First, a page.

Photos shed light on isle night life
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Photos shed light on isle night life

  • COURTESY GRADY GILLAN
    "Soho, Honolulu" is part of the photography exhibit documenting Chinatown night life, now showing at the Contemporary Cafe.
  • COURTESY GRADY GILLAN
    "Next Door, Honolulu 2" is also showing at the Contemporary Cafe.
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Some of Honolulu’s night-life denizens braved the afternoon sun on the first Saturday of this month to see themselves as represented in the collective artwork of five fellow habitues on display at the Contemporary Museum cafe.

Organized by punk scene staple (and cafe waiter) Josh Hancock, "While You Were Sleeping (the city was awake)" showcases those fleeting moments in the dark, usually exposed by camera flash, that show up on an impulse on any number of social media sites.

"Everything was taken within a 5-mile radius, from in and around Chinatown to out to Apartment 3 on Kalakaua," he said. "Photo sharing is so big nowadays, it’s like an overload of imagery, but I think it’s super-significant that these artists are archiving all of these little moments."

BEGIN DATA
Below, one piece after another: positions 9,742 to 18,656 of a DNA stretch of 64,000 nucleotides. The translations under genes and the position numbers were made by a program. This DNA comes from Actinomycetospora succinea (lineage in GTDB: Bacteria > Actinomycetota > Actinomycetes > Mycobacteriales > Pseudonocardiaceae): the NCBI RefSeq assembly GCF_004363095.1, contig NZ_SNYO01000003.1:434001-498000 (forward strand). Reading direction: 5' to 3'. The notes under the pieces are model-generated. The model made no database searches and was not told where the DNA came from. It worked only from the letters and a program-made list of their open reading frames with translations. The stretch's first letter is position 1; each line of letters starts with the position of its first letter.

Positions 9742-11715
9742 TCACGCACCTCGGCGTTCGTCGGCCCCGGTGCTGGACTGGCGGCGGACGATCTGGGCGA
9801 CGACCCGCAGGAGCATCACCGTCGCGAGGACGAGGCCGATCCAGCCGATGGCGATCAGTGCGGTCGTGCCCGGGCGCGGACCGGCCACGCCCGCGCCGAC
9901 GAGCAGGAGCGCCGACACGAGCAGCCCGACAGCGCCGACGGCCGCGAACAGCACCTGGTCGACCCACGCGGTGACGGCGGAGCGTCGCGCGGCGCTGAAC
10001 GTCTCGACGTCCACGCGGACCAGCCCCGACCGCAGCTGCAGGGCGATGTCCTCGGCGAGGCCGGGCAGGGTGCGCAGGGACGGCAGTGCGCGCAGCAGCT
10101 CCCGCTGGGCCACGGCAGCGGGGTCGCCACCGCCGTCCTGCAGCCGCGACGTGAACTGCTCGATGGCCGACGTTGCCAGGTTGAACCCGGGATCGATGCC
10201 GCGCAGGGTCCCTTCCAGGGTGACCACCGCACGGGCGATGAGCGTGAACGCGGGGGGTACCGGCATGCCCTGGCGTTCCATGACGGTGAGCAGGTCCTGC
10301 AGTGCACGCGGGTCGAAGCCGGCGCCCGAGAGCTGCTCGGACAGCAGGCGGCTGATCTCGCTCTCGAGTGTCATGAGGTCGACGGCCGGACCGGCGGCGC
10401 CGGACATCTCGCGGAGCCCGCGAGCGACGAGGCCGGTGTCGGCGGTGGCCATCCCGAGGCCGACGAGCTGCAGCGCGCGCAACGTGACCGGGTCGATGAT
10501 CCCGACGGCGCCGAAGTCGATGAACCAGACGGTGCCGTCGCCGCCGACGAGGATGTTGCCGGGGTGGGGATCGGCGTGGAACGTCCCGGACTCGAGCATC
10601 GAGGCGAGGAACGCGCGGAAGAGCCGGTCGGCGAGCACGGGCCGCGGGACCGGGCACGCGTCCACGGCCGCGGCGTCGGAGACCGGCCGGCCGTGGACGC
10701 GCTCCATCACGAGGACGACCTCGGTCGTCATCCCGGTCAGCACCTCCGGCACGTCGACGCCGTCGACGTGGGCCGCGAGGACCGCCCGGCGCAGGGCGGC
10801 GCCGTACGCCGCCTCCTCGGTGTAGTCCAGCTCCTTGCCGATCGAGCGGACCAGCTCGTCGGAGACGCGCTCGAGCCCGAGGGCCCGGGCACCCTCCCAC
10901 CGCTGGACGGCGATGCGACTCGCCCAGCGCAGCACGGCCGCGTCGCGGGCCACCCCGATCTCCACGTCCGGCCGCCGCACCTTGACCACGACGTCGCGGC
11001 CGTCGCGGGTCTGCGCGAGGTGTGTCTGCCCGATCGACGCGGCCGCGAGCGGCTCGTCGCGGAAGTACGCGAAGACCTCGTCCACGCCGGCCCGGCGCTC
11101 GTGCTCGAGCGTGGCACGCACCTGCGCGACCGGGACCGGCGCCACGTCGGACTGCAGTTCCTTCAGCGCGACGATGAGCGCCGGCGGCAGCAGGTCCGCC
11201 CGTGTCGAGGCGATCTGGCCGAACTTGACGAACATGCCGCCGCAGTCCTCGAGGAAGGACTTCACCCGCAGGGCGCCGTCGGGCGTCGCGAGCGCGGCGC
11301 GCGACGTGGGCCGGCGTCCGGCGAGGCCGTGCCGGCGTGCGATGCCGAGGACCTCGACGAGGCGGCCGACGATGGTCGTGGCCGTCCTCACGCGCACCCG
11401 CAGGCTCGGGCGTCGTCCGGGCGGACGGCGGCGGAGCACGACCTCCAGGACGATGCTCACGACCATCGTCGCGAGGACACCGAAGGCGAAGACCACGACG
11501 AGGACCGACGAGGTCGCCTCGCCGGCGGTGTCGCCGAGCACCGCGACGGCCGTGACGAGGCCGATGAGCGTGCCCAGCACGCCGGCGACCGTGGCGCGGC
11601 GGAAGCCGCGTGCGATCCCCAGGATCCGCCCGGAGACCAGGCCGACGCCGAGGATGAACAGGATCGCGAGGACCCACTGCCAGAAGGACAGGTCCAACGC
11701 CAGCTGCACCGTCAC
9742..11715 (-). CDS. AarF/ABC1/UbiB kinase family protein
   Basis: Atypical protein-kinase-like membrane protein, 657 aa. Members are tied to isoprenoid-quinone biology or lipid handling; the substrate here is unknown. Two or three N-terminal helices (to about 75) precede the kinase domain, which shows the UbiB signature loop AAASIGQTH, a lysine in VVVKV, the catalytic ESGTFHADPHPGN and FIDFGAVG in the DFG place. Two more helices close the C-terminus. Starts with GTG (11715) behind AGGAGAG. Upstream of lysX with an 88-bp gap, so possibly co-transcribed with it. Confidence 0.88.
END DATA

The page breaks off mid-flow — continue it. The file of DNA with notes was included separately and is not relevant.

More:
‘WHILE YOU WERE SLEEPING’

The Contemporary Museum Cafe:

» When: 11:30 a.m. to 2:30 p.m. Tuesdays to Saturdays, and noon to 2:30 p.m. Sundays, through June 30
» Admission: Free
» Call: 523-3362 or www.tcmhi.org

 

All of the pieces—particularly those assembled by Aaron Yoshino, Christa Wittmier, Grady Gillan and Alex Delapena—present their photography in varying methods. Yoshino, who runs the website honozooloomedia, displays some 470 images taken over a three-year period on three large panels, his collages focusing on form and color composition.

Social columnist and blogger Wittmier preferred a rawer but still journalistic approach, putting hundreds of thousands of her candid photos in screen saver rotation on four laptop computers. Delapena’s photos shows the energy of local bands in performance, and Gillan’s snaps from his two point-and-shoot 35 mm cameras have a more artistic bent in use of exposure and composition.

Joseph Pa’ahana, a Maui-raised visual artist, uses his graphic arts and video expertise to reveal what he calls "ghostly spirits" that inhabit the empty streets and alleys of Chinatown, made with the help of his Canon EOS 7D digital camera and computer after-effects.

"I think all of our pieces make the night-life experience more personal than just posting pictures on Facebook," he said.

 

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